Home of the Brave – Cisco, Utah - Atlas Obscura

Cisco, Utah

Home of the Brave

Within the former ghost town of Cisco is a carefully restored tiny town with one resident and its own art residency. 

Visual artist Eileen Muza has lived in the ghost town of Cisco since 2015, and has spent the last four years restoring the town with salvaged materials in hopes of bringing more creatives to the beautiful and abandoned outpost.

In the 1880s, Cisco was an old Western railroad town under the starry Utah sky. The Denver and Rio Grande Western traveled through, and visitors mingled with local ranchers and shepherds in the city’s saloon, restaurants, and hotels. In 1924, oil, turquoise, and natural gas were discovered nearby, which caused the town to grow.

But as freeways and more locomotives began to skirt the tiny Utah town, it became easier and easier to bypass it, rendering it into a ghost town. Stories of murder and mayhem from the town’s history, including shootings at Ethel’s to fugitives passing through to sinister alleged visits from Ted Bundy, certainly didn’t help the town’s reputation. Still, after hearing about the place from a seatmate on a flight, Muza left her “normal” Chicago life for permanent residence in the ghost town.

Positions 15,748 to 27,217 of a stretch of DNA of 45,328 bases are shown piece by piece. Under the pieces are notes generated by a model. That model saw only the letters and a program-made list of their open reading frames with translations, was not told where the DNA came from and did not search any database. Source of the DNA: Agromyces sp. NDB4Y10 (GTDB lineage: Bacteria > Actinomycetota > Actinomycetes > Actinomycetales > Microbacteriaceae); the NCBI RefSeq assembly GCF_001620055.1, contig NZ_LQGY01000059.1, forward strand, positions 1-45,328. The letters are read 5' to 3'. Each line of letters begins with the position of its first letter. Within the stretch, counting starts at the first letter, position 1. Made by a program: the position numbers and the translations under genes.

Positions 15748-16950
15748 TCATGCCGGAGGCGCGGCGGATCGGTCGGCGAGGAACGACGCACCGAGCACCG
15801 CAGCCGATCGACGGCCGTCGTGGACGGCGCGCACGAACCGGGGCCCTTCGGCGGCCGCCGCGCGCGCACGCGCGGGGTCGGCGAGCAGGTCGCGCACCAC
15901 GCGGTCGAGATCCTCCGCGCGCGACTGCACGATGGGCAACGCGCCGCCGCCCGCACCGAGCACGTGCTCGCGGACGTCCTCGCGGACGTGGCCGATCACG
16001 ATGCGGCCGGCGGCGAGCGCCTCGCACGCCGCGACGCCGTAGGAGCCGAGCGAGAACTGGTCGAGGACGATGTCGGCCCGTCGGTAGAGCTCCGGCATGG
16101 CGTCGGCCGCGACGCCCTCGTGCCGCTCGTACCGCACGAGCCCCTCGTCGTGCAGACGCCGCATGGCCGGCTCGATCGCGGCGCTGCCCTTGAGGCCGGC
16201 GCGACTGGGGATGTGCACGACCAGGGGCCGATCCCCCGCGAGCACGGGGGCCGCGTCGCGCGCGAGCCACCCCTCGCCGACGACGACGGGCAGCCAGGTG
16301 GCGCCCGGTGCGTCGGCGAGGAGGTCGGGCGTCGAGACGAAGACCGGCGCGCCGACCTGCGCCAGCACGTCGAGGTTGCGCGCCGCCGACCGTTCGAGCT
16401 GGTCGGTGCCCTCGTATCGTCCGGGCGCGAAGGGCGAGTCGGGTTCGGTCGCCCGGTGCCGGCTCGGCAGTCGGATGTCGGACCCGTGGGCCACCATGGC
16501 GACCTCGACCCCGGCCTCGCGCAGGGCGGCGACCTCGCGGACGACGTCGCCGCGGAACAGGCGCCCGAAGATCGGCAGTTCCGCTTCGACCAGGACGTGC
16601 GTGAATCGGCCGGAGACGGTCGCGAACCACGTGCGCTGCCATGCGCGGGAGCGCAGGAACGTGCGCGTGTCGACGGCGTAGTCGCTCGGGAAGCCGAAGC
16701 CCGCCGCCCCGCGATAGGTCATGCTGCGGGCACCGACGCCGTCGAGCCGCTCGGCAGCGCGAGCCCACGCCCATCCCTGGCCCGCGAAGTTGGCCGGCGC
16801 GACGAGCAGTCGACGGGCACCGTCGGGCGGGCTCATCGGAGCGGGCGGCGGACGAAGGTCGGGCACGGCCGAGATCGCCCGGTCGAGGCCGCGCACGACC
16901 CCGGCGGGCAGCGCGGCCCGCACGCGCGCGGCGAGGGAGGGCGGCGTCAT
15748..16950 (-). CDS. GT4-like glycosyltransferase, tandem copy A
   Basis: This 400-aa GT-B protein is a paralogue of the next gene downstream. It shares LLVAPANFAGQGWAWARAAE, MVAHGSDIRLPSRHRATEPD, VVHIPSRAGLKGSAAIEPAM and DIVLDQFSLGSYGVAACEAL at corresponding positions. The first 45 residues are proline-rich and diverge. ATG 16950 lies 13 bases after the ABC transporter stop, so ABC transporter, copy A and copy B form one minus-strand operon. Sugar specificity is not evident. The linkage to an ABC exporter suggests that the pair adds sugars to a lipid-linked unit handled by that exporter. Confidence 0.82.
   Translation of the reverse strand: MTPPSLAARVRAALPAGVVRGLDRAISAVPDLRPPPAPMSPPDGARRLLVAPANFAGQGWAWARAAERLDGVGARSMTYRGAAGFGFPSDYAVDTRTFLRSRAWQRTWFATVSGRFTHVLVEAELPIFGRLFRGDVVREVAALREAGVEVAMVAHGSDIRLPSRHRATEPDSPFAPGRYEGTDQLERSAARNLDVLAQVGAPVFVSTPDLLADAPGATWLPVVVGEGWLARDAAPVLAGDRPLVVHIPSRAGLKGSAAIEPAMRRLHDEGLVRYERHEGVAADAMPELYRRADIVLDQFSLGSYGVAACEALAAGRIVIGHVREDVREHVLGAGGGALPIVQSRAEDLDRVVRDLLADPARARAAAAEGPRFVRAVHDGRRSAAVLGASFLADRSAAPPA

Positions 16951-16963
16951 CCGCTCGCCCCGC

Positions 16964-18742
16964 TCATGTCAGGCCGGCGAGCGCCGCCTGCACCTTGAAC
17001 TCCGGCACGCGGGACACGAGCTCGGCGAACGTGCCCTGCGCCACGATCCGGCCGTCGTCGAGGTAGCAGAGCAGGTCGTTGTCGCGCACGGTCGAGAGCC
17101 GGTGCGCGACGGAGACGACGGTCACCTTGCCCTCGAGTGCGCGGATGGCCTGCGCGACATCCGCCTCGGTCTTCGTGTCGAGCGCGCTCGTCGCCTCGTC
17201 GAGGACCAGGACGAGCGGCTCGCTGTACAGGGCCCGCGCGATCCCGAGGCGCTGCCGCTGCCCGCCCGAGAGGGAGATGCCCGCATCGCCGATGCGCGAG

Today, there are approximately 100 abandoned buildings in Cisco, most of which are dilapidated sheds and shacks, and building materials left scattered about. Muza estimates that there are only seven fully intact buildings, one of which is her log cabin, another being Ethel’s Cafe. Two buildings, the log cabin and the post office, are available for overnight guests.

The residency that’s set up in the town, “Home of the Brave,” invites an artist to set up their studio inside a remodeled 1970s Winnebago Brave camper in the center of town, with windows facing east toward Sal Mountain and west toward the Bookcliffs.

For those who can handle extreme seasonal temperature swings and the imposing presence of desert dust and wind storms, Cisco is an ideal place to escape any kind of comfort zone.

With old oil wells and outhouses as a backdrop, Muza has rebuilt and restored big chunks of what remains of Cisco with her hands, finding strange examples of everyday life in an old desert town along the way, like a television hidden in a late-19th-century dugout, a half-full bottle of maple syrup sitting where a wood-burning stove used to be, an old military jacket stuffed between two walls (with a packet of tobacco in it, stamped 1939).

Know Before You Go

Cisco is no longer abandoned. Be respectful of the town's restoration efforts and resident by not smashing any structures or trespassing into homes. Those wishing to support the town's restoration efforts can donate here.

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